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    I'm new, so I hope no one minds my jumping in like this, but I'm a female INTJ and I'm given to understand that we are a very rare breed.
    There was another female INTJ who posted and like her, I'm told that I'm intimidating, tactless and too independent for my own good. I fail to see how that's possible
    I'm also told that I argue over things so much that it's obnoxious and often insulting. That I'm rude to people I find tiresome or stupid and become defensive when strangers ask me questions about myself.
    I have no idea why I might be intimidating because I'm actually kind of shy. And I don't mean to be insulting or obnoxious when I argue things. Mostly I do it to understand whatever the topic is better, or to learn about the ideas of the other side. People often confuse my critique of their argument as a critique of them personally.

    My friends are often amused at the small social details I don't understand... such as things one may not want to mention on a first date (my philosophy is that if the relationship has any future they'll find out eventually).

    After re-reading this post, I have realized that it probably makes me look like a really mean, arrogant person. I assure you that is not the case.

  9. #69
    Senior Member INTJMom's Avatar
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    Quote Originally Posted by Usehername View Post
    I've read all the "right" responses to this question... but I'm asking more of a one-on-one, "this is how someone said they see me" question.

    My mom thinks I need too much privacy; that I can't let anyone see me fail and I like to be seen as tough.

    She thinks my soul is superficial. She actually said that. I'm not offended but I do wonder how much of this is her ISFJ not-able-to-seeness.

    (She said my INFP brother (and btw she hates myers-briggs so this was not related in that way, we just used words) has the deepest soul. I told her he is more feeling-ly; she said that my "conceptual and theoretical" soul is not deep b/c I don't share myself.)

    I am so baffled. Different does not mean "less than" or "greater than" it simply means different.

    But it made me think: how do you see INTJs? What do you think of their abstract ideas and depth of soul? What do you think about INTJs and feeling?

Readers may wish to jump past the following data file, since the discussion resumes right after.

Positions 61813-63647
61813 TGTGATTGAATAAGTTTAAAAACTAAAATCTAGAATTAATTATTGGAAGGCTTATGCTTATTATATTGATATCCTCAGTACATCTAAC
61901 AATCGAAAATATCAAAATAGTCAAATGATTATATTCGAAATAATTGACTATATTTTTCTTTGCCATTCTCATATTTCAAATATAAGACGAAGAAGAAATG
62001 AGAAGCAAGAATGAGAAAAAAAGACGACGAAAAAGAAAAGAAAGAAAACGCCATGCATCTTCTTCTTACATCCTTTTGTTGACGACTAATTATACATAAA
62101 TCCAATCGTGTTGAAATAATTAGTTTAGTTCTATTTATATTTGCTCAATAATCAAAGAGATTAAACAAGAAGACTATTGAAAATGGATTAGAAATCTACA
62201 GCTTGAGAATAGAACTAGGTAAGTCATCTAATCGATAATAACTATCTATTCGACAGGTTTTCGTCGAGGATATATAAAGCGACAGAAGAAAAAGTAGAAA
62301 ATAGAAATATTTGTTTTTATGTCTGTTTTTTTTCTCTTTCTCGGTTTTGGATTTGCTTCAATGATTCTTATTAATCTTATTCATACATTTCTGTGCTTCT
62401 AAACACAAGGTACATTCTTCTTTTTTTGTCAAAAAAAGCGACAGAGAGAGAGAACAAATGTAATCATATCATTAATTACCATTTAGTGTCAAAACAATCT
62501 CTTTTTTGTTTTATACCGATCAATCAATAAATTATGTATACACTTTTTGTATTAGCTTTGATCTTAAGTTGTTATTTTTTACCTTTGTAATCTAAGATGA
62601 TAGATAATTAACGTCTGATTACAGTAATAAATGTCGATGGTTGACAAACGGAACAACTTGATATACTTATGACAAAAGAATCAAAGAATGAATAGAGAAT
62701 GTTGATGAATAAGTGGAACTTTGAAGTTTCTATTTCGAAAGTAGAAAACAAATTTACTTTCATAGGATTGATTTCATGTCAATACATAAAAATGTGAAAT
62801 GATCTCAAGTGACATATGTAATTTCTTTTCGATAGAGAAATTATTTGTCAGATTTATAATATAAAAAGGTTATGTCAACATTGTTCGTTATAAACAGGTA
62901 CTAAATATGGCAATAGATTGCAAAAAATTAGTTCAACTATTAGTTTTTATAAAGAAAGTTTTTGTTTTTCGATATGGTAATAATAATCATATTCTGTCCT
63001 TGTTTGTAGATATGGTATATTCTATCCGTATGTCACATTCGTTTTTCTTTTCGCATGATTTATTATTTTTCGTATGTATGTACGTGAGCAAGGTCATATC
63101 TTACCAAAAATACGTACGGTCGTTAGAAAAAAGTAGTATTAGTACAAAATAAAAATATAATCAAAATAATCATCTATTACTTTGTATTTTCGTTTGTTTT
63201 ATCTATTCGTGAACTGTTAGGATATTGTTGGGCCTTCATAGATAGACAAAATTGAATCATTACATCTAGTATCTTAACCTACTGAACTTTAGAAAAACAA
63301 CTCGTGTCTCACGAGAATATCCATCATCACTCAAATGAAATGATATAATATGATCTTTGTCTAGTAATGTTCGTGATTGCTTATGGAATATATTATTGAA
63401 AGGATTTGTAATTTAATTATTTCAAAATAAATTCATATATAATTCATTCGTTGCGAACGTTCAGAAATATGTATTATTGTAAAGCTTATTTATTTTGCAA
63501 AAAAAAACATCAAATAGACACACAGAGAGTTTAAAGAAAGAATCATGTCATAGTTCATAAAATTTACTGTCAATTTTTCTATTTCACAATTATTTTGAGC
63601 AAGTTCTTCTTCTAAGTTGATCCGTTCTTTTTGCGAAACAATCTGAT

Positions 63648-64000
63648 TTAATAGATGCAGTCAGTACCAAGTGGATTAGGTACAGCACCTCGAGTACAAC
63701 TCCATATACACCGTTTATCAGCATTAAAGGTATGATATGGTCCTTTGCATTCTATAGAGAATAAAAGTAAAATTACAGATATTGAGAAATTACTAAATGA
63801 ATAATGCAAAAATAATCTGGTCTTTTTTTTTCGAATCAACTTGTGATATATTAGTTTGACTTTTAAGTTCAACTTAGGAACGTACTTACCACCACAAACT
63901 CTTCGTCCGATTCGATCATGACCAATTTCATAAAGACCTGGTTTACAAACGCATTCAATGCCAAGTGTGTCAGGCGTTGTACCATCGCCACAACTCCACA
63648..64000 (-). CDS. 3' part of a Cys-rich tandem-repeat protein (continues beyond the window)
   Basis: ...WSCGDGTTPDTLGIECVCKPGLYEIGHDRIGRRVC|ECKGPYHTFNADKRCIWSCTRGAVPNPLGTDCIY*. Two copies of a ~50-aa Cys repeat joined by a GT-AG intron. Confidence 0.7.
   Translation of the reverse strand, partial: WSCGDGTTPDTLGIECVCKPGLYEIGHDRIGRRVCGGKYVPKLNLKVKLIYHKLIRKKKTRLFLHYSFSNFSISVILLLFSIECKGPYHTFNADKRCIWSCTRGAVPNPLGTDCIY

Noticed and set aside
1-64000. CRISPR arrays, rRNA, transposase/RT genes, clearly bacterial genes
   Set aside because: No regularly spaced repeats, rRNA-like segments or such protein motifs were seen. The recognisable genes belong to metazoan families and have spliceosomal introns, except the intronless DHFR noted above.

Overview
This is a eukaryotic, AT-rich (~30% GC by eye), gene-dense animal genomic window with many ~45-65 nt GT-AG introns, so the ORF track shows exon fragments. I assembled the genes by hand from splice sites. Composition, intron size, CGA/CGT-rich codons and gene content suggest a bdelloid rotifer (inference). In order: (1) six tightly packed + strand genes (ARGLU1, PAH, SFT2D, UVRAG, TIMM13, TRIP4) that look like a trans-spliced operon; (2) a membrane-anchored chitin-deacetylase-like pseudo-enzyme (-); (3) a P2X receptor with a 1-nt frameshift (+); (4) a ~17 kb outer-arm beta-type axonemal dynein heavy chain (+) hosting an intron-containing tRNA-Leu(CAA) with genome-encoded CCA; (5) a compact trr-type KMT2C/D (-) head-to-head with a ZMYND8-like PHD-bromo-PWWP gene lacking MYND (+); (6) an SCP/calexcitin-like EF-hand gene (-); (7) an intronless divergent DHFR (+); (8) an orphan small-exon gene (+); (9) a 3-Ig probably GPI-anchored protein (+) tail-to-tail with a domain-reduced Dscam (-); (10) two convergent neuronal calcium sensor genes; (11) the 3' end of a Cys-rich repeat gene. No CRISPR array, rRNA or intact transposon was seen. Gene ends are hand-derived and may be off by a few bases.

I don't know if you're still looking for input but I had an close friendship with an ISFJ for 3 years.
    She ended up hating me because of my "conservative" stance on everything in life.

    I ended up hating the way she always had to have everything the same all the time.
    And she certainly had no intention of changing herself one iota.
    And I didn't like her stubbornness when she was wrong.

    What you said about your Mom appreciating your brother,
    certainly it must be his "F" that makes her feel like she can relate to him better.
    Not only that, but I have a son, and I can tell you,
    sons have their moms wrapped around their little finger
    the way that daughters stereotypically do with dads.

    T and F is in the eye of the beholder.
    An ISFJ is EXTREMELY SENSITIVE to feelings.
    An INTJ is not that sensitive to feelings unless they have learned it.
    Therefore, there is a greater expanse between your T and her F.
    In other words, some other F types who are not as sensitive might not see you quite as extremely as your mom sees you.

    My ISFJ friend was ALL ABOUT FEELINGS.
    I learned how to be more careful about people's feelings,
    but it really was emotionally exhausting for me to have to care about her feelings 24/7.

    Frankly, if your mom is telling you she likes your brother better than you,
    her F must not be as strong as my friend's.
    The F tends to make people diplomatic in what they say to people.

    As far as her seeing your depth of soul, she is unable to see it.
    You have it, but she doesn't see it - in my opinion.

    Well, MBTI is all about improving human relationships, so keep up the good work.

  10. #70
    Senior Member "?"'s Avatar
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    I don't think that INTJs have exclusivity to being seen this way. My late mom always considered me hearless and uncaring, as does other females in my family. This is more of a T-thing and most likely is shared by those who have a "Chart the Course" interaction style. The directness and no non-sense means of communicating with others can be quite intimidating.